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Customer Review

27 of 31 people found the following review helpful
4.0 out of 5 stars "I've been living your dream, not mine", 20 July 2005
This review is from: Ice Princess [DVD] (DVD)
One of the great attributes about Ice Princess, an uplifting fantasy about a sweet-natured teenager (Michelle Trachtenberg) who braves unapproachable odds to become a regionally qualifying figure skater, is that adolescent girls are finally portrayed in a positive light. For the most part, there is no nastiness, spite, or mean spiritedness here, just affable, friendly, and like-minded girls who are intent to support their friends in achieving their dreams.
Which is probably why Ice Princess works so well. It's a fun, beautifully acted, and marvelously entertaining film that is all about following one's dream and making the most of opportunities when they arise. It's a great message movie; good for teenagers and adults alike which is probably why the film can be forgiven for somewhat misrepresenting the difficult and complex sport of figure skating.
Obviously artistic license had to be taken, but in reality, it takes at least ten years of hard work to reel off the triple jumps and arrive at the same advanced level that the lovely Casey Carlyle (Trachtenberg) reaches in this film. Take it from me; I know what it takes, as I live with a figure skating coach who is a twenty-five year veteran of the business, and it just isn't that easy! The talented Casey, complete with her rigorous sports science analysis, her obvious innate talent, and her undeniable passion, seems to accomplish her goals all in a single season!
Casey's Mother Joan (Joan Cusak) is determined to keep Casey on the Ivy League track, so Casey is forced to find an original science project that will impress Harvard College. She decides to identify the science of figure skating and sets about to prove that the technical aspects of the sport can be explained away by meticulous scientific scrutiny
After getting begrudging permission from a local group of elite teenage skaters, led by the chilly instructor and bitter ex-skater Tina Harwood (a fabulous Kim Cattrall), she starts filming the athletes and making notes. But something's missing; she needs to put more of her own personal experience into the project. So she starts taking lessons from Tina. But Tina is a skating snob that looks down on amateurs like Casey who don't come with affluent, moneyed parents.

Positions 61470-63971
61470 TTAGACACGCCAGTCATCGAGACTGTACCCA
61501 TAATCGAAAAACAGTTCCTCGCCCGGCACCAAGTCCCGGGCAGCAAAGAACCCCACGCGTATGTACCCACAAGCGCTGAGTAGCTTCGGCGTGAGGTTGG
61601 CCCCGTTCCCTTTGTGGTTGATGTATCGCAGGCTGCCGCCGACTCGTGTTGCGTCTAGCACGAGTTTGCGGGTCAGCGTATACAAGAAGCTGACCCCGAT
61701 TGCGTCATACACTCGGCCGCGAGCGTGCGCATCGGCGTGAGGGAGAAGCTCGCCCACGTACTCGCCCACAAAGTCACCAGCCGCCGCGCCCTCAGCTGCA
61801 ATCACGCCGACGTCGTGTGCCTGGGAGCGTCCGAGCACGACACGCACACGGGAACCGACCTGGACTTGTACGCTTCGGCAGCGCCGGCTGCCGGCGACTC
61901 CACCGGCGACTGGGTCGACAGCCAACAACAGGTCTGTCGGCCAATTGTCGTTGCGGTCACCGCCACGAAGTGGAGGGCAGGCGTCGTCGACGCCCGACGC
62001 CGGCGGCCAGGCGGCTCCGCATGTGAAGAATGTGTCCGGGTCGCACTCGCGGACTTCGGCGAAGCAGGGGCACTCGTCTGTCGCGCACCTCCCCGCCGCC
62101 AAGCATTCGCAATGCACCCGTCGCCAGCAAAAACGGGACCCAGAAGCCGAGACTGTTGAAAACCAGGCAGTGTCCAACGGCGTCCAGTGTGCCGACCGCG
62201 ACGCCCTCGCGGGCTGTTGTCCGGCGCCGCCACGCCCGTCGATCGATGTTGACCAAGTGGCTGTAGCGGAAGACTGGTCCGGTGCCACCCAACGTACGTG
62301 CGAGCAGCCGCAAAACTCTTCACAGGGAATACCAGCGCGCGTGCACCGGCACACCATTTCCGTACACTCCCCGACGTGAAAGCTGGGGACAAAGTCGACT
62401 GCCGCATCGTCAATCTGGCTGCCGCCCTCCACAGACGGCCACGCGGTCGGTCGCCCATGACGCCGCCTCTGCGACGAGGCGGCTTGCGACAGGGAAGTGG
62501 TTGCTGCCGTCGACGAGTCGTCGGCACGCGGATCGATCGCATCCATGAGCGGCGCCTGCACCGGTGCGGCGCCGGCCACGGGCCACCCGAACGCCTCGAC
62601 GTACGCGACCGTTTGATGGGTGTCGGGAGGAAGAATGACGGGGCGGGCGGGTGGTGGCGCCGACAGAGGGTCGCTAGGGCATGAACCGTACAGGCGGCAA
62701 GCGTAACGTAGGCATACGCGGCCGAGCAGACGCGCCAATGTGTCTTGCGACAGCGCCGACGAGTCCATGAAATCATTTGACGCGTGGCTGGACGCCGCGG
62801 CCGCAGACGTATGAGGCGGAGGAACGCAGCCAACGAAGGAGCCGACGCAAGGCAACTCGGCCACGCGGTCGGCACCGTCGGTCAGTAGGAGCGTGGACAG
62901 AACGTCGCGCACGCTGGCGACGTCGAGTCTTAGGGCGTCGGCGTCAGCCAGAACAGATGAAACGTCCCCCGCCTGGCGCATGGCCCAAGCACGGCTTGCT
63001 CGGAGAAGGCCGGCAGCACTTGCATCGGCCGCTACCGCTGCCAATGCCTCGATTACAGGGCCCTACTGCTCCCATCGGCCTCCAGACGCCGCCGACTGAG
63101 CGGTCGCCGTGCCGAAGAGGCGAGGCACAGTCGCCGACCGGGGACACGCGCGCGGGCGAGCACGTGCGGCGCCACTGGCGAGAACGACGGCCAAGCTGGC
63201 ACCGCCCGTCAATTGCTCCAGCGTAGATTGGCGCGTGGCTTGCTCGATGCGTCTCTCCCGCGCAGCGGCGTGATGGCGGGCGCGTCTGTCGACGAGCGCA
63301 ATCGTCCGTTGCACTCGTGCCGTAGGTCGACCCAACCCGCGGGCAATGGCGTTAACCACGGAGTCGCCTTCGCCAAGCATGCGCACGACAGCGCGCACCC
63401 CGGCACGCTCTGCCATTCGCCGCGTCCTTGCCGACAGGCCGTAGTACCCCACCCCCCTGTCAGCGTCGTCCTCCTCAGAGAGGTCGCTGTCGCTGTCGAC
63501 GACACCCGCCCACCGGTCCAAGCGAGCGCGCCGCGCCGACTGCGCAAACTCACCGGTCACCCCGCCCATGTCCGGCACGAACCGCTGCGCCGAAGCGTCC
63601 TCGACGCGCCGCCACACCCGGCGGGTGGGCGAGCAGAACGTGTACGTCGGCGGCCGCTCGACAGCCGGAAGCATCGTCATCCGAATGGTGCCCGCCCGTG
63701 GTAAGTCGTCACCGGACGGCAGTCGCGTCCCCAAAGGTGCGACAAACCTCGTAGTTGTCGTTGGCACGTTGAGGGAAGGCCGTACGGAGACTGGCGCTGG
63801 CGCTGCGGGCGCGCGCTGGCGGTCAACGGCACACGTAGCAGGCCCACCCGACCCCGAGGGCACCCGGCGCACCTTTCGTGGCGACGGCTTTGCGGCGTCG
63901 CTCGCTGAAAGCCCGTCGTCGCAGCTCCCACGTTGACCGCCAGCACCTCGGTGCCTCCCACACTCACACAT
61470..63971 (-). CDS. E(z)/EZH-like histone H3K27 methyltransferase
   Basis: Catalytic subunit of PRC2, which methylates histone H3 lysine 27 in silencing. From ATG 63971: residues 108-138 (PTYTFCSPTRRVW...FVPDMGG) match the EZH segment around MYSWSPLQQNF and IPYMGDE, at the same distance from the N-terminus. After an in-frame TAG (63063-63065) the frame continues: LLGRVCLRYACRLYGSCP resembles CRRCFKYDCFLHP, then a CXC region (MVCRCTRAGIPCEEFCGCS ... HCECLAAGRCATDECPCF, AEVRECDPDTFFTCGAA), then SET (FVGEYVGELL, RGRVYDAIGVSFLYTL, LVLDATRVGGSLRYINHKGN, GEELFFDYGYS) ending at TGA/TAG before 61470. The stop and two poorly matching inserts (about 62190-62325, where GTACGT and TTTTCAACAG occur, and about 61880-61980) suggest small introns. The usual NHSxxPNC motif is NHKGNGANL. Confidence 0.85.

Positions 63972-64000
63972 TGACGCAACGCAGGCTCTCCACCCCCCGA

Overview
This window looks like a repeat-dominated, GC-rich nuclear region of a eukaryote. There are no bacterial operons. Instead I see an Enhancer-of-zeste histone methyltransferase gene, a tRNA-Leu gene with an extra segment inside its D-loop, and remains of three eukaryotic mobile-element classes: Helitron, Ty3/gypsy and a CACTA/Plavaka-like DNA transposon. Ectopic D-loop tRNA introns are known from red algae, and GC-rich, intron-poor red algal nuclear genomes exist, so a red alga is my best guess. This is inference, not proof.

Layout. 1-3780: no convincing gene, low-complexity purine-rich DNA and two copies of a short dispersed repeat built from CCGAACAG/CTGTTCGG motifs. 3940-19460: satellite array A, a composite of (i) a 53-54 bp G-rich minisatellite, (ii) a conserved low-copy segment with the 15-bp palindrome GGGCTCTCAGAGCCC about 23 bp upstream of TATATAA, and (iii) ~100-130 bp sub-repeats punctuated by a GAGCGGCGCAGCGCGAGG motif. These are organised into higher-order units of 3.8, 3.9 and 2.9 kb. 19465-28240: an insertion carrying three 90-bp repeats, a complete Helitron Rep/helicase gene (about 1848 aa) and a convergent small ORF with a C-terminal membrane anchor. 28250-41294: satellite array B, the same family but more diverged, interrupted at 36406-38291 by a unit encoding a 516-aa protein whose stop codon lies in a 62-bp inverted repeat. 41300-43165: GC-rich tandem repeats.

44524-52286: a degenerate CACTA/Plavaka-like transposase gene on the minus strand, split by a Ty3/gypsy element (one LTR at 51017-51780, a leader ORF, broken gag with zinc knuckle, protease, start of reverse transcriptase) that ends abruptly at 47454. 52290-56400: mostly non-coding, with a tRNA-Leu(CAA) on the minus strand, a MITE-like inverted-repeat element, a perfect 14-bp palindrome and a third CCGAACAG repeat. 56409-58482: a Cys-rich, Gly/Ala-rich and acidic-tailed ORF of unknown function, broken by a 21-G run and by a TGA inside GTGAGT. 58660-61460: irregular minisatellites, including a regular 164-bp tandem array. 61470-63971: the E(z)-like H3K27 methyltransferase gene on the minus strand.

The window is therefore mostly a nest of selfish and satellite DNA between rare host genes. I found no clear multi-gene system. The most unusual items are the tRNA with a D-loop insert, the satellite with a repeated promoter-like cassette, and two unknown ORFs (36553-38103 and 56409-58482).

Not to be put off, the brilliant Casey puts her gift for physics to use and quickly learns the sport. Tina and her daughter Gen (Hayden Panettiere) are shocked at her progress. But Tina desperately wants Gen, the most popular girl at school and who secretly dreams of quitting, to be the true champion. Meanwhile, Casey's mother thinks figure skating is vulgar and tawdry. Joan insists that her daughter drop the sport and concentrate on her Harvard entrance examination. Casey ignores her and continues to train at the rink, eventually finding romance with the hunky Zamboni driver Teddy (Trevor Blumas).
Ice Princess has some clever twists in the plot with the emphasis moving from Casey's troubled relationship with her mother to her difficult relationship with Tina and then back again. The acting is top notch and totally convincing with the standout being Cusack, who as Casey's arch-feminist mother considers skating costumes, event the modest ones, tasteless and demeaning to women.
Kim Katrell is also well cast as Tina, and she really makes you believe that she's a bitter, hard, and sour ex-skater who was thrown out of competitive skating and who now "lives" the sport through her uncommitted daughter. But the film really belongs to Michelle Trachtenberg; she's an unblemished charmer, and her rise from a clumsy innocence to someone overflowing with self-assurance makes her a pretty delectable ice princess.
And what of the quality of the skating? While it's really well filmed, with numerous cleverly done close ups of legwork, jumps, and spins, the skating itself is less than average and rather pedestrian. The stand-ins, Jennifer Robinson, Sandra Jean Rucker and Lauren Wilson, often come across as clunky, rough, and unfinished. If this were the real world, none of the skaters would probably not even qualify for the national championships, and perish the thought of them going up against Michelle Kwan and the other elite skaters!
However, this is a minor quibble, because Ice Princess largely delivers the goods; it's an involving, sweet natured, and lovely little film, which will no doubt inspire little girls who want to be princesses, and provide ninety minutes of unadulterated enjoyment for fans of figure skating, and for sports enthusiasts alike. Mike Leonard July 05.
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Showing 1-1 of 1 posts in this discussion
Initial post: 24 Nov 2013 01:04:42 GMT
M. Wilson says:
Hi, from the opening scene of Casey on the pond it is obvious that Casey is already a competent and talented skater, you make it sound like she just learned how to be a professional in a few months, but that's not true, it is likely that Casey had been skating on that pond for a decade or maybe more.
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